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Tentorial Cerebellar AVM-Managing Bleeding from Bridging Vein

January 08, 2016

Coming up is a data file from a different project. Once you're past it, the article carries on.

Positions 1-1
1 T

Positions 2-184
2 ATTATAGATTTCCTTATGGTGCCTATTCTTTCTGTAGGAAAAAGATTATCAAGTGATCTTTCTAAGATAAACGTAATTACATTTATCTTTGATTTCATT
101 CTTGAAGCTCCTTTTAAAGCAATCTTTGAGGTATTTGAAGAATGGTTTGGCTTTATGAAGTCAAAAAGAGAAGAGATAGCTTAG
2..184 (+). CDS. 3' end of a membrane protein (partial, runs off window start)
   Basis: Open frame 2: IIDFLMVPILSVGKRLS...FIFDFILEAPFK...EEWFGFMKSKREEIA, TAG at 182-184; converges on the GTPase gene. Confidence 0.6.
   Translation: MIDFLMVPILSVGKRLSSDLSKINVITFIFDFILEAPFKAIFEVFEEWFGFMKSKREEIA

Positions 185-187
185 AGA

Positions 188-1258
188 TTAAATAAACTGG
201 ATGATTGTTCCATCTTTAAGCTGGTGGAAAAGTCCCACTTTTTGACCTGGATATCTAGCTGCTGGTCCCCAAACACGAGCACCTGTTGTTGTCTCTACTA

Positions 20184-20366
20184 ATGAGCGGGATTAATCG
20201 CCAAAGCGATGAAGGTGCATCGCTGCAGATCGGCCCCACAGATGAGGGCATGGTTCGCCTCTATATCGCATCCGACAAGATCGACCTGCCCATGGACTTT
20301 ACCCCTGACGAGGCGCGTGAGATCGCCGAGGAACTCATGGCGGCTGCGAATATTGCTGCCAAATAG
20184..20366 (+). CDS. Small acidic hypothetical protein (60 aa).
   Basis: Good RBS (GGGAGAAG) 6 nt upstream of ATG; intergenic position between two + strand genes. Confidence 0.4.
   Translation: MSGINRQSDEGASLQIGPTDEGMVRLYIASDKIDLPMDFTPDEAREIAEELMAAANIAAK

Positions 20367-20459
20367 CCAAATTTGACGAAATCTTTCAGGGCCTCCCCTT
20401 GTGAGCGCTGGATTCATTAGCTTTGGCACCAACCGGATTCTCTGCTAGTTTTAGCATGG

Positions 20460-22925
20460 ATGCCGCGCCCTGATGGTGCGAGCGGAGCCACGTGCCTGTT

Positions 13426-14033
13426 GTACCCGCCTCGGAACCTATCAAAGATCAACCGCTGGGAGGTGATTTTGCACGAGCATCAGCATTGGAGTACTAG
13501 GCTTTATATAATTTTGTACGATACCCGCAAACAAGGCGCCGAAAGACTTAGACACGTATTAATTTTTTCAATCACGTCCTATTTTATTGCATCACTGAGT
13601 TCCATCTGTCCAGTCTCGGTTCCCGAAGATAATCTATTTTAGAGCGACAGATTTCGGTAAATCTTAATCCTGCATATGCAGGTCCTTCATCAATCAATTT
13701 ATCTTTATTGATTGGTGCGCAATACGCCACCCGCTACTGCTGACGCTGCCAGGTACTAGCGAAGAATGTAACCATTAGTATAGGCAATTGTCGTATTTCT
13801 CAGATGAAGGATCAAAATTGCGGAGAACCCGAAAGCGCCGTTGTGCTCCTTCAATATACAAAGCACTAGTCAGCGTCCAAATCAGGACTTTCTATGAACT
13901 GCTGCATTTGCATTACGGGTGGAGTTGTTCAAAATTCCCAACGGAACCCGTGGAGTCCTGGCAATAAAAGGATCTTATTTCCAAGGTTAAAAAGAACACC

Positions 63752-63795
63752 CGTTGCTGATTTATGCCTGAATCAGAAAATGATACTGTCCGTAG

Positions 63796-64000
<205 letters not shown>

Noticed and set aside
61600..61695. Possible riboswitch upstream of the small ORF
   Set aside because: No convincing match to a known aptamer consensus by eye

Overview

Let's discuss resection of an arteriovenous malformation, a small one on the tentorial surface of the cerebellum, and at the same time review some of the techniques for managing troublesome bleeding from the avulsed tentorial bridging veins. This is a 21-year-old female who presented with a severe headache and spontaneous cerebellar hemorrhage as demonstrated here. A catheter angiogram showed a small malformation along the tentorial surface of the cerebellum, most likely fed by the superior cerebellar artery branches. The draining vein was relatively difficult to identify, most likely related to the mass effect of the hematoma. She subsequently underwent a midline suboccipital craniotomy, primarily on the right side. However, the supracerebellar corridor was used to access the tentorial surface of the cerebellum and remove the malformation. Two stitches were placed along the posterior aspect of the tentorium to elevate the transfer sinus gently. The cerebellum was quite swollen, under significant amount of tension. And as one of the hemispheric bridging veins was being controlled, one of my colleagues was faced, was additional bleeding from this source. Often the bleeding can be quite problematic, especially in the face of cerebellar swelling. In this situation, it's best to coagulate the peduncle of the vein over the cerebellum, and then seal the bleeding from the entry point of the vein into the tentorium via thrombin soaked Gelfoam. Repeated coagulation of the vein just at the level of the tentorium often leads to additional bleeding. Since the vein is kept open at its lumen due to the stiff surface of the tentorium, therefore its lumen has to be sealed with the thrombin soaked Gelfoam. Here you can see the initial attempts to control the bleeding. However, again, non-directed control of the bleeding at the torn peduncle of the vein is often non-fruitful. You can see the bleeding at the level of the vein entering into the tentorium. Initially, a piece of Gelfoam was used, but since it was not directed right at the point of bleeding, blind compaction of hemostatic material can be non-productive. I continue to use suction to be able to identify the vein and try to coagulate its peduncle away from the tentorium or at the tentorium, but you can see the lumen of the vein is left or kept open by the stiffness of the tentorial surface. Piece of Gelfoam was used to, it can seal the opening of the vein within the tentorium. This maneuver is quite effective. Some tamponade is necessary. After the bleeding is controlled, you can see the sealing of the defect at the level of the tentorium. Here it is. I followed the surface of the tentorium, small incision within the lateral anterior tentorial surface of the cerebellum was made and the clot within the cerebellum was evacuated. The malformation is most likely slightly lateral to the clot. You can see the working space is quite narrow, because of the full cerebellum in this young patient, complicated by swelling related to the AVM and its hemorrhage. Can see some of the deep white matter feeders after removal of the clot, the cerebellum is slightly more relaxed. I continued to find the nidus and devascularize it circumferentially. Here's some of the feeders from the anterior aspect of the nidus. I can see the tentorium again on the contralateral side, through the cross-court route. Most likely there is some residual AVM laterally as expected here. Definitive hemostasis is reached after the nidus is completely disconnected. Dynamic retraction is quite beneficial in working within very small operative corridors as demonstrated here. Here are some of the feeders from the superior cerebellar artery coming in laterally. These are all coagulated and disconnected. There are numerous feeders there. Often the hematoma compresses the nidus and the angiogram can underestimate the size of the nidus. You're going around the malformation and disconnecting its feeders, until the tentorium on the ipsilateral side is more evident. Here are some of the sum of the feeders from the posterior aspect of the mesencephalon. Now, the last connection, more anteriorly is being severed, and the disconnected nidus was extracted. Here's the resection cavity. Some of the other potential feeders nearby the resection cavity are also coagulated, as long as they're not en passage vessels, you can see the edge of the tentorium. Here's the midline. It can work going from right to left. It's the posterior aspect of mesencephalon, the midline should be here. Some of the feeders that were disconnected. Here you can see one of the veins of Rosenthal. No other obvious vascular abnormalities evident. Postoperative angiogram demonstrated, complete the resection of the malformation without any further arteriovenous shunting. Thank you.

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